Herculiner DIY Bedliner paint review


Have you gotten through your winter list of race car and race day maintenance items? Was “refinish / maintain my trailer” on your list? If so, I recommend taking a look at the Herculiner brand of DIY bedliner paint as a durable, tough option to paint.


One of the most critical parts of a race weekend is my trailer, but it’s usually one of the last things I focus on during the season while chasing every day life plus my racing hobby. So, this year I decided to spend some time getting my trailer up-to-snuff.

Years ago I built the trailer in my mom’s driveway with the help of several friends. At the time, I painted it with gray farm implement paint I picked up at Tractor Supply Company. It lasted over a decade, but several winter-time tows, moving many wrecked cars and normal weathering had worn away the paint to bare metal in most places.

Needless to say it needed a new coat of something.


And along came Hercules, err, Herculiner.


A full-size bedliner in a box

The Herculiner Complete Roll-on Kit is an accurate description of what the full-color cube the kit comes in contains. One kit includes:

  • 1 gallon of Herculiner bedliner paint
  • 1 brush
  • 1 roller handle with two foam roller pads
  • an abrasive pad (like Scotchbrite)
  • instructions (and info about the club… who knew?)


You will want to pick up a paint tray, a few tray liners and most importantly the toughest nitrile or rubber gloves you can find.

While a great product for the intended application, it is very, very difficult to remove from skin. It ate through some latex gloves I had on and soaked through my clothes. It took every bit of two weeks for it to completely disappear even after using everything from mineral spirits and old gasoline to try and remove it!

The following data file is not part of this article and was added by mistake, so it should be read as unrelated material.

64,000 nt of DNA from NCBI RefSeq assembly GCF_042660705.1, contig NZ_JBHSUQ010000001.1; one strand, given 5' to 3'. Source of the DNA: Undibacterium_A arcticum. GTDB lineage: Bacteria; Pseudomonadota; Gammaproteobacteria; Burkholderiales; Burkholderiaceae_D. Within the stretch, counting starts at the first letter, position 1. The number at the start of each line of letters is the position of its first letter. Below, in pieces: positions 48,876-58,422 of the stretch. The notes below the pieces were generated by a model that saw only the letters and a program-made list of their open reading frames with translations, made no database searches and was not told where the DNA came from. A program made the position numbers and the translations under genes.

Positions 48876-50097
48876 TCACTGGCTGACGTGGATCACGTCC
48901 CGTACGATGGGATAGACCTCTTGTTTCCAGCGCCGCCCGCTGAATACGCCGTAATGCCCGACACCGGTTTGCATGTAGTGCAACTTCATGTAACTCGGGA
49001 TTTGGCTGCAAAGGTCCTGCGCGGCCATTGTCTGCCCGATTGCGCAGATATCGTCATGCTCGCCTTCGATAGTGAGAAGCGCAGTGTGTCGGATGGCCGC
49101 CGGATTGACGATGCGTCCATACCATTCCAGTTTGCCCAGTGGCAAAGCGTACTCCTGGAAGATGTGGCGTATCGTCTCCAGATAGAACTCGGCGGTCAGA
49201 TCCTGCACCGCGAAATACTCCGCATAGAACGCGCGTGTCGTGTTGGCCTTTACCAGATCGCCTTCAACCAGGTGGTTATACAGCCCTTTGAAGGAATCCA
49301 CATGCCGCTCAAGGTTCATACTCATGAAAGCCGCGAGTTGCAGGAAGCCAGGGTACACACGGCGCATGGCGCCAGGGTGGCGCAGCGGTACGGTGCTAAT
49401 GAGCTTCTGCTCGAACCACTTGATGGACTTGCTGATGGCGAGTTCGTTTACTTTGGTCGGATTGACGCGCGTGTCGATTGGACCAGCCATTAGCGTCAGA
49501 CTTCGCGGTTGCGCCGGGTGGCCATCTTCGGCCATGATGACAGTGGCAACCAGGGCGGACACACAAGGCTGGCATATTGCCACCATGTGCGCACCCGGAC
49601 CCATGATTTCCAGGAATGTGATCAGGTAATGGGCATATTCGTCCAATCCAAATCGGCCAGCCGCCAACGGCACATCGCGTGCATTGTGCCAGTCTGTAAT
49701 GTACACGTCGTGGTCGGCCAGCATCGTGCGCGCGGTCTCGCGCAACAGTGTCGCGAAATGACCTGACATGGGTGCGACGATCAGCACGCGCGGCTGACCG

You will likely also want a better means of prepping your surface. I used my angle grinder with an abrasive flap disc to make it go quicker as my trailer surface was quite bad.


Rollin’, Rollin’, Rollin’!

Once prepped, which in my case required some general grinding over the entire trailer (a good condition truck bed shouldn’t require this much work, for instance) and some liberal application of masking tape to areas I didn’t want painted (lighting, handles, etc.), I was able to start applying the product.

I started by trimming the corners around the bracing under the trailer with the included brush while lying on my back. During this time I learned an important lesson: don’t get this product on your face, especially if you are starting a new job the next day. It comes off, but I’m pretty sure I had first degree burns from scrubbing mixed with chemical burns from whatever I was trying to use to remove it. As your high school sex-ed teacher once told you: WEAR PROTECTION.

Once I had that done I was able to start rolling pretty much everywhere else. As this was a trailer with lots of flat surfaces I found that pouring the liquid directly onto the surface and then rolling it out smooth worked very well.


The working time in the conditions I was in (humid, Summer day) gave me plenty of time to ensure even coverage everywhere.

Back in Black… and hopefully, for another 10 years.

In the end, I think it turned out pretty good.


I ended up doing two coats of the upper surfaces of the trailer and one coat under the trailer. It took two gallons of Herculiner bedliner paint to complete this project, and time will tell how well it holds up.


There is a noticeable difference in the sound when I set something on the trailer now, which I believe is a good sign for how this might protect the trailer from the elements.